Pin curls can be either "carved" and shaped flat to the head, or sectioned and placed 'on base" like tiny disks of hair. To make the pin curl, segment the wet and
product-laden hair with your comb and comb it into a ribbon. Using your fingers, shape the ribbon into a circular curl and overlap the hair as needed depending on the length of the hair.
Secure the completed curl disk with a pin or clip and continue to another segment. The segments you use can have any shape, and along the hairline, triangle-shaped
segments have the added benefit of blending more easily than any other segment in a dry style.
The results achievable depend on how flat to the head the curl was made, how large the curl was, and how long the hair was (and therefore how many times it overlapped itself).
The barrel curl is technically a pin curl, but is one that stands up and away from the head. It is anchored on the underside of the curl by a clip or pin, and results in
curls with more volume than regular pin curls. If it helps you to do so, think of the barrel curl as a roller set without the rollers.
Take your wet and product laden hair and segment it as you would to roll it on rollers. Instead of rollers, however, wrap the hair loosely around your finger. Once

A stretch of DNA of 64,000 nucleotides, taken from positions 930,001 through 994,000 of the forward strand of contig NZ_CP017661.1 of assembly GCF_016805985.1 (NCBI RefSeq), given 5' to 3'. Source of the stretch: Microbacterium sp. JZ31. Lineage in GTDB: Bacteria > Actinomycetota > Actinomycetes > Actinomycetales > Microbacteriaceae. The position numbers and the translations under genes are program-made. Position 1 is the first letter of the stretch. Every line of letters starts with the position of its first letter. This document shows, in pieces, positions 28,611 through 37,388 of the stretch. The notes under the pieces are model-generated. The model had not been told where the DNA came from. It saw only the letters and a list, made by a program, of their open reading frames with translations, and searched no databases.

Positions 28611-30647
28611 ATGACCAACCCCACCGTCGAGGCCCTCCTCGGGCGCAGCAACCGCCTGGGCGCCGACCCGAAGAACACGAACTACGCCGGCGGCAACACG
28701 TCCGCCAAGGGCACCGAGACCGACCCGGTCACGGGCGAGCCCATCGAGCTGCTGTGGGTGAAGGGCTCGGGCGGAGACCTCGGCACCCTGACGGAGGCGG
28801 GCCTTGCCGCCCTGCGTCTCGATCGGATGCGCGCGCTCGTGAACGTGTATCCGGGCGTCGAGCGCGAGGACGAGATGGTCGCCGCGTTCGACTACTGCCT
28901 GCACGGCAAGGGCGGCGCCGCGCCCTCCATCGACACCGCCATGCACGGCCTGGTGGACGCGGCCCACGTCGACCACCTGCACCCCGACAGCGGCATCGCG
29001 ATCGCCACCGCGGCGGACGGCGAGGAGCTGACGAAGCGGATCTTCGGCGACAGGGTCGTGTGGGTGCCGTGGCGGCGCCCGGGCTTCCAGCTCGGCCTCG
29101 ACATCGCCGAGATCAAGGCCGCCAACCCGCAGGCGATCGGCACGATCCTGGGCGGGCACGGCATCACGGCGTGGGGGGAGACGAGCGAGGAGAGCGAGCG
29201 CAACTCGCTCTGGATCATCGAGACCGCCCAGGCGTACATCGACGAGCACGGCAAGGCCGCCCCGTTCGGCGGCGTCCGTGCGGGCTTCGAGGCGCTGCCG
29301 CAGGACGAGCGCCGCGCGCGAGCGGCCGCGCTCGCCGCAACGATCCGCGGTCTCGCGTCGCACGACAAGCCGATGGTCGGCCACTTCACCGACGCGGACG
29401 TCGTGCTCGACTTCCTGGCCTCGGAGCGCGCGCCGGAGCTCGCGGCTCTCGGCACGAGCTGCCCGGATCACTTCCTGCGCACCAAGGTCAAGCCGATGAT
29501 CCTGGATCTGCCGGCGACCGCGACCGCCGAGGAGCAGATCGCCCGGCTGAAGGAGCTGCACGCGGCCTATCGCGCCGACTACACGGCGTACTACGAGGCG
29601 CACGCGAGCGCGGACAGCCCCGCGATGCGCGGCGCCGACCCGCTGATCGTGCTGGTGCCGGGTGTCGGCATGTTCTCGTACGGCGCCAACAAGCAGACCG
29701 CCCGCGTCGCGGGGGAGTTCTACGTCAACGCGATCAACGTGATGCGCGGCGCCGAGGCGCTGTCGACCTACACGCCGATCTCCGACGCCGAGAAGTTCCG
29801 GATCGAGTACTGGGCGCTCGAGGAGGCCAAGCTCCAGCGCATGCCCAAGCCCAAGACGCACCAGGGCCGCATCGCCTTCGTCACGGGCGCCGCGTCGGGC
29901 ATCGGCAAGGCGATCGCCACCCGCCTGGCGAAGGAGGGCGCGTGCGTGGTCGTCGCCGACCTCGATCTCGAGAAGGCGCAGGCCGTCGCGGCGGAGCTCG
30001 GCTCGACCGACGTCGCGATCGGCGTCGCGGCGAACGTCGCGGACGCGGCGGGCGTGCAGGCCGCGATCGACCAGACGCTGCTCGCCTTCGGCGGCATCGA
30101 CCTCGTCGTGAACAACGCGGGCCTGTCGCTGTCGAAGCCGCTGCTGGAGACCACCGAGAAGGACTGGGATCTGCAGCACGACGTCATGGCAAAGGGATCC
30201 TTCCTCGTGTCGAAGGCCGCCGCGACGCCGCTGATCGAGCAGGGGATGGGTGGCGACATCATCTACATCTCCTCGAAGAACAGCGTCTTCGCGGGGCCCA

it's completely wrapped, slide a clip or pin along the underside of the curl to grasp the hair and gently slide your finger free. It takes practice, but it can provide very pleasing
results. In fact, I know of one woman whose family is wild about camping. She loves these techniques because she can use them on family forays into the great outdoors
and not have to worry about what she's going to do with her hair.
Our demonstration style here shows all three of these techniques in use. We have three barrel curls at the fringe area, finger waves on the top, crown and upper nape of
the neck, and pin curls along the side and bottom of the hairstyle for added volume. You can see with the finished style that it looks like you've had all the usual tools at your disposal, but none were used.